“20 Minutes of Successful Niche Secrets – EPISODE 49”,
Where Alexander Umanets discovers his Niche
“20 Minutes of Successful Niche Secrets – EPISODE 49,”
Where Alexander Umanets discovers his Niche
Glenn: Hi! It’s Glenn McQueenie, and thanks for joining me on my 25-Minute Success Series Podcast. Today we are joined by Alexander Umanets from Sutton Group Old Mill, a brokerage in Toronto, Ontario. Alex, welcome, and thanks for joining me on the call.
Alexander: Thank you very much for inviting me.
Glenn: Great! So can you just tell me a little bit about your background (how long you’ve been in the business), and maybe a little bit of what you did before that, and where you’d like to take your business for 2018? And then we’ll go have some fun discovering what to do.
Alexander: I got my license in November 2017, and I’m now in the process of defining my niche and finding out how to generate leads and so on. My background is, in 2004, when I bought my house, the next year I bought another house and rented it and renovated it and sold it in two years for profit. And right now, I have an investment property condo in Richmond Hill and it’s rented also. I have extensive experience with renting and renovating.
Glenn: Okay, so who do you like working with the most? There are 52,000 agents on the Toronto Real Estate Board. It’s not like there’s a shortage right now. The public’s not up in arms screaming, “Hey! We need more agents!” So the big challenge now is, how do you stand out in a very crowded field of agents (especially if you’re new in the business) and build a really great book of business? So if you had to pick just one type of person who you’d really like to work with, who would be a dream-come-true client for you?
Alexander: Ideally, I would like to have a mentor who would help me with the basics of this business, especially in how to talk to people, what to say, how to handle objections, and how to find leads – people who sell or buy properties. Those are the main things, I believe, to start.
Glenn: Right. Those are all very true and valid. I think that’s the foundational stuff that you need to learn in real estate. But a lot of real estate is trying to get off to a quick start, and I really recommend that you work with people who are most like yourself, or are people who are planning to do what you’ve just done, because you’ll have a lot of confidence meeting with a buyer who’s thinking about buying a house, doing a renovation, and then selling it for a profit. Would you feel comfortable if I sent someone who wanted to do that to you? You could probably add a lot of value to him, couldn’t you?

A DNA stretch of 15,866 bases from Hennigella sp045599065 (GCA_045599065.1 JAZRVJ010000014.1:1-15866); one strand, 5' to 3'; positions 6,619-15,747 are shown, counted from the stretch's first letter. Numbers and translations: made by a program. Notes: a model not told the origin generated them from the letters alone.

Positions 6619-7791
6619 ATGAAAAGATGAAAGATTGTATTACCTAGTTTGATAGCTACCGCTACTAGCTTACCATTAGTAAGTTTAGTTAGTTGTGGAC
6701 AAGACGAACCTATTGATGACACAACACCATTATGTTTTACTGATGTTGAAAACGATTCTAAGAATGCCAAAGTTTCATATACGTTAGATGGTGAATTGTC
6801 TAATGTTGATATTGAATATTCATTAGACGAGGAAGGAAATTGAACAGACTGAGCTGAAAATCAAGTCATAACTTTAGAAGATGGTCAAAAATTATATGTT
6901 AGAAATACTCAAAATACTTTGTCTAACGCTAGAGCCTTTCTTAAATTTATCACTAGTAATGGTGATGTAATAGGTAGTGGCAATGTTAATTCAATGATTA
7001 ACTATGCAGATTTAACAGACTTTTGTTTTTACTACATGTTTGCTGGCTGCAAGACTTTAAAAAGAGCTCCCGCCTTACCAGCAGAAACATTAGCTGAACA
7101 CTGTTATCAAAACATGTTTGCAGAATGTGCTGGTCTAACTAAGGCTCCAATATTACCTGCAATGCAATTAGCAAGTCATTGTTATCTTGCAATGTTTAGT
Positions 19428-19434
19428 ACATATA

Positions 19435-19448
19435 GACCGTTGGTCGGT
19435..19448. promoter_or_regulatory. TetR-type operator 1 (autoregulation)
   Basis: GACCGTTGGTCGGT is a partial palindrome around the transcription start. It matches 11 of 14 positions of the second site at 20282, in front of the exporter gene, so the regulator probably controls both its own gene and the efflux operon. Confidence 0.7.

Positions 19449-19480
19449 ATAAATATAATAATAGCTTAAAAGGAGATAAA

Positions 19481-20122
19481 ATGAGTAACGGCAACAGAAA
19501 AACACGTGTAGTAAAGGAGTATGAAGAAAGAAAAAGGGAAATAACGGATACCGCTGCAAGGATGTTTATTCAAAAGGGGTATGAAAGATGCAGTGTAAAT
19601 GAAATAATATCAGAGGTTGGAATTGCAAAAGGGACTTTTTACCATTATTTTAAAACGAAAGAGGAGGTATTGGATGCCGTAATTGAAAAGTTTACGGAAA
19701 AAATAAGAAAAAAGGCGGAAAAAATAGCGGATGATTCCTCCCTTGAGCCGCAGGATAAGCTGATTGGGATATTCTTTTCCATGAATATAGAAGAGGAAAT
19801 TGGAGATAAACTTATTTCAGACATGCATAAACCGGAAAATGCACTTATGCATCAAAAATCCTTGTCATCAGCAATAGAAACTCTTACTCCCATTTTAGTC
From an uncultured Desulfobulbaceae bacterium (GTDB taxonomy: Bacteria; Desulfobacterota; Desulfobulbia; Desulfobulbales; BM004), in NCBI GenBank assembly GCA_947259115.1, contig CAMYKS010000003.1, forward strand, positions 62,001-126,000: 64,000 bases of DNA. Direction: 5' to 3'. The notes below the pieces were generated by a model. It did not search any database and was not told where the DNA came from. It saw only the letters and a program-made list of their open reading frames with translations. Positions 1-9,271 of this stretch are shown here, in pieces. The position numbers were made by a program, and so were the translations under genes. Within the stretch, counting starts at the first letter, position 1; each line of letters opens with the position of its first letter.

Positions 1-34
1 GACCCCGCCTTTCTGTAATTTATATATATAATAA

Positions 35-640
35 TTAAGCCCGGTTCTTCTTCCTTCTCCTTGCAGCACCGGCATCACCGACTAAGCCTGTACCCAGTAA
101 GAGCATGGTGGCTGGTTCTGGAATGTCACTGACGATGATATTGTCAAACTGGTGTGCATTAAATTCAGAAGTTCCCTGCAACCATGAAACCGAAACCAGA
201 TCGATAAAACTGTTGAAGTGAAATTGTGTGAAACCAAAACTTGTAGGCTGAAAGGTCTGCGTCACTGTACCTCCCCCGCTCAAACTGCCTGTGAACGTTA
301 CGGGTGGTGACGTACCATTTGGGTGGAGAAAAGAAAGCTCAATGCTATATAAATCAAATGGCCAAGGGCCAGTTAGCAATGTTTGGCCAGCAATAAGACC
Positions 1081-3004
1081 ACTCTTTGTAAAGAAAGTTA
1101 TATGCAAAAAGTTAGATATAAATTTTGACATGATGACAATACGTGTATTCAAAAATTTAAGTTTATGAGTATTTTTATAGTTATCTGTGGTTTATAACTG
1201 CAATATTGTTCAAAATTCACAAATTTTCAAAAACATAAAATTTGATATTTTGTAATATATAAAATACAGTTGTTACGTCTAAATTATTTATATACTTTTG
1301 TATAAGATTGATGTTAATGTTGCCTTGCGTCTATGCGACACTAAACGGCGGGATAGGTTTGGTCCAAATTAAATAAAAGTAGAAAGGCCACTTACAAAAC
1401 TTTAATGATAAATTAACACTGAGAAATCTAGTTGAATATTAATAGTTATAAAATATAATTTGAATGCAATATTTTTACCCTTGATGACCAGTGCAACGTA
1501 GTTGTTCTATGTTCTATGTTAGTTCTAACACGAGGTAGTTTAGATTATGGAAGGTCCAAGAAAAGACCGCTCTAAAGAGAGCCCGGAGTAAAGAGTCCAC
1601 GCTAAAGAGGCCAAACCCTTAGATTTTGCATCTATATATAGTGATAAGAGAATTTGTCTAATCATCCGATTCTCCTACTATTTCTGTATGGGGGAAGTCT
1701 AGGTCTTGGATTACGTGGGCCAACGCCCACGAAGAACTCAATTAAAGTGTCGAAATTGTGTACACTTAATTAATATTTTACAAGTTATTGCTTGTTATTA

Alexander: Yes, because I have experience in this area.
Alexander: And I can recommend which property is suitable for investment, what kind of tenant you need to look for, and what to renovate and what not to do in renovations.
Glenn: Right. And because that’s where you’re most confident right now, you can honestly talk authoritatively about this, because you’ve made the mistakes. You’ve already failed forward. You’ve already done a lot of the hard work and the heavy lifting. I’d probably suggest that that might be a market that you might want to go after, because learning the broader real estate market takes a long time, like learning a lot of the different areas. What does a renter need? What does an investor need? What does a senior moving down need? What does a divorced couple need? All of these are very, I would say, unique skills that you need. Part of the reason I wrote this book, too, was really for my argument to agents that said, “Listen. Just bring you and your natural abilities and your experiences to a target market that you’d love to serve, because you already feel pretty comfortable with the knowledge of serving those people.” And then the rest of it is just the technical stuff of real estate – drafting up an offer, presenting offers. You’ve already read offers, you’ve already bought and sold homes before, so it’s not going to be that hard for you to learn that side of it. But there is a big gap, I would say, with most realtors right now who don’t know what the true renovation costs are of turning one property into a higher value property (what the costs are, what the permit process is). There’s a lot of that background, Alex, that you already have that you could bring into your marketplace.